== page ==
Ever since the Nike+ FuelBand came out in 2012, proving the appeal of wrist‑based activity tracking, the category has exploded. Nowadays, a whole industry has emerged around this market, led by brands like Fitbit and Xiaomi.
Whereas early fitness trackers could get by on simple activity monitoring using a basic accelerometer, nowadays the market is much more competitive. Besides activity tracking, these days sleep monitoring and heart‑rate monitoring are expected, along with rugged yet fashionable designs.
How do device makers stand out in today’s wearable market? A look at the top fitness trackers on the market today points to onboard GPS. But the scarcity of products out there today shows: integrating an autonomous GPS into a fitness tracker without watering down its primary value proposition – its size, price, and relatively long battery life – has been much easier said than done.
Outdoor activity tracking
Fitness trackers today can count your calories burnt, measure your heartbeat, and can even be your personal coach, but without GPS functionality, they’re incomplete. For runners, hikers, cyclers, and other outdoor athletes, having the ability to track their workout or their journey with positioning technology is much more useful than simply counting steps.
Using Global Navigation Satellite System (GNSS) positioning, runners and cyclists can pace themselves, track distances, and monitor performance. Hikers can log their journeys, or even route themselves back to their starting position if they get lost.
Today some of these outdoor athletes are opting for GPS sports watches – full‑featured, smartwatch‑like devices that do everything they need and more. But not everyone wants a bulky, clunky, expensive watch.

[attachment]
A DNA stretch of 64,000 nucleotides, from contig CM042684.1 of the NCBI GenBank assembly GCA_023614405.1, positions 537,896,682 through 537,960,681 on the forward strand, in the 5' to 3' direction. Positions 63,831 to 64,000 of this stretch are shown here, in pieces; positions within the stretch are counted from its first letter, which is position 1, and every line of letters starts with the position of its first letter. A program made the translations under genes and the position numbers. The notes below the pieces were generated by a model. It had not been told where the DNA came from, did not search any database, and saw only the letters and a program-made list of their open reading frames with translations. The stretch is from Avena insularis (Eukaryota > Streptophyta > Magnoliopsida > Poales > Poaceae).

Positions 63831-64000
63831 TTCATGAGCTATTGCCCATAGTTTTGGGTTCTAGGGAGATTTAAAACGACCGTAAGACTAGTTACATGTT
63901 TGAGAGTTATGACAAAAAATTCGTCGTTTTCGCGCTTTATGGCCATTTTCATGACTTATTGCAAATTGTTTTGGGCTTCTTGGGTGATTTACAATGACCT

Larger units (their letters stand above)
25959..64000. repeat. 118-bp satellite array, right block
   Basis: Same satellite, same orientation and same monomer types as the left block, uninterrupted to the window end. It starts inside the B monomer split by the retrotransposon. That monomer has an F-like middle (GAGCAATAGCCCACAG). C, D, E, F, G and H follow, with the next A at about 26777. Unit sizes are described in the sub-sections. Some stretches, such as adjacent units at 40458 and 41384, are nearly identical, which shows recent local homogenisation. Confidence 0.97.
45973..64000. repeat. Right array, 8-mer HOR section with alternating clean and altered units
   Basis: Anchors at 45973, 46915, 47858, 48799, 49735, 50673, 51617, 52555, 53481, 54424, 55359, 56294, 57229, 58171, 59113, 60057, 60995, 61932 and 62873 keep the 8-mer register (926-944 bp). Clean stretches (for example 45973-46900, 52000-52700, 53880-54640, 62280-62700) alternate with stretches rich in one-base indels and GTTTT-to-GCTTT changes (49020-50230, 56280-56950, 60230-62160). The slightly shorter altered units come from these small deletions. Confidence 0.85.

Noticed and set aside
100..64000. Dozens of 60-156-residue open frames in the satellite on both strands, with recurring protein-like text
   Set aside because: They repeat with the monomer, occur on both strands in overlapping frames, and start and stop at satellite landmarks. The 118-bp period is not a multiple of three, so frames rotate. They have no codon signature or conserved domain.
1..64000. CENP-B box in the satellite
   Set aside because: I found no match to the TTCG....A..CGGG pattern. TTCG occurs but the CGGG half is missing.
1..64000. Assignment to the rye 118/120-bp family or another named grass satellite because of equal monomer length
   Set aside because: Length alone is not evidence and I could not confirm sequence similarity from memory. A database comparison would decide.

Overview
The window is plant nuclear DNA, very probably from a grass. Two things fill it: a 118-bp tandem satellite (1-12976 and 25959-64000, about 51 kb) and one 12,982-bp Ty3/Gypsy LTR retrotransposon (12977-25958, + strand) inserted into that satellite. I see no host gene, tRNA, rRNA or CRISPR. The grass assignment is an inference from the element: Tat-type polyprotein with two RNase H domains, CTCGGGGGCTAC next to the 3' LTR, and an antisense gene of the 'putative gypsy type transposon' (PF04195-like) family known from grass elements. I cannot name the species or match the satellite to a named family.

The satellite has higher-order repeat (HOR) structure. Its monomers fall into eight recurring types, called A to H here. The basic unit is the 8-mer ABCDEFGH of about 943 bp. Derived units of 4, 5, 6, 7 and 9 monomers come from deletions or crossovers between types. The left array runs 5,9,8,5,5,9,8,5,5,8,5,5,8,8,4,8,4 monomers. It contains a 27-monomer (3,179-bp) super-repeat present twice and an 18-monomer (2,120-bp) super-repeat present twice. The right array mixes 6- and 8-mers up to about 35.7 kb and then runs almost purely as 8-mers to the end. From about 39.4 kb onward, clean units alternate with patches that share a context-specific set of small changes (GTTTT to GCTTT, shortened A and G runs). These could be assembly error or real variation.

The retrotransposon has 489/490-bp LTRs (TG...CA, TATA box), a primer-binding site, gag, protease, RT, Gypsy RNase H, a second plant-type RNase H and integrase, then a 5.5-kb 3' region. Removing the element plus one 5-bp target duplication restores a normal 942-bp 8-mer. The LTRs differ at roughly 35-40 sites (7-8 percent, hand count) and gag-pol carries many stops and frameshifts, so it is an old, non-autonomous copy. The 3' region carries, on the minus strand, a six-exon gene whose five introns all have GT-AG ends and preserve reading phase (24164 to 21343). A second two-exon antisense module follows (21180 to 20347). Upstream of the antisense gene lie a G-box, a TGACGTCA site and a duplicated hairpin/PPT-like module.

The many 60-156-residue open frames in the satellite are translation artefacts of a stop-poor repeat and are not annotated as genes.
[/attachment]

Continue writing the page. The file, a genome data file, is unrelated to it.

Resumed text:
Fitness trackers are the perfect solution for consumers who aren’t interested in the whole shebang and simply want a sleek, lightweight, and affordable device – one that can keep track of their activities both indoors and outside.
The missing piece of the puzzle
Tracking outdoor activities using GNSS positioning has been an obvious design goal for fitness trackers since day one, but technical challenges have stood in the way. While accelerometers, heart rate monitors, and other sensors have shrunk in size, cost, and power consumption, GNSS technology has remained a major energy hog.
That’s why adding GNSS to a wearable’s feature list has always been tied to a significant drop in battery life. On top of that, a much larger battery, needed to make up for increased power demand, has typically made it difficult to maintain the slim form factors important to this category of device and driven prices up.
With its ZOE‑M8B GNSS System‑in‑Package (SiP), announced this week, u‑blox has an ideal solution for wearable designers seeking to save every last square millimeter in their devices. Measuring just 4.5 x 4.5 x 1.0 mm, the ZOE‑M8B will fit easily on any PCB. And designed from the ground up for energy efficiency, the module uses only one‑third the power of current‑generation GNSS receivers.
This dramatic reduction in power consumption opens up the possibility of adding GNSS positioning to many more devices, including fitness trackers that previously lacked the power budget for it, without sacrificing the slim form factors that consumers have come to expect.
For fitness trackers, GPS capability is the missing piece of the puzzle. By incorporating low‑power consumption GNSS using the ZOE‑M8B positioning SiP, these slim, elegant, and lightweight devices can finally serve their users from the gym to the trail.
For more information on ZOE‑M8B, come and see us at the u‑blox booth N.352 (M2M Zone) at MWC Americas, held on 12‑14 September in San Francisco. And for more blog posts on wearables, see our post on a great solution for GPS sports watches!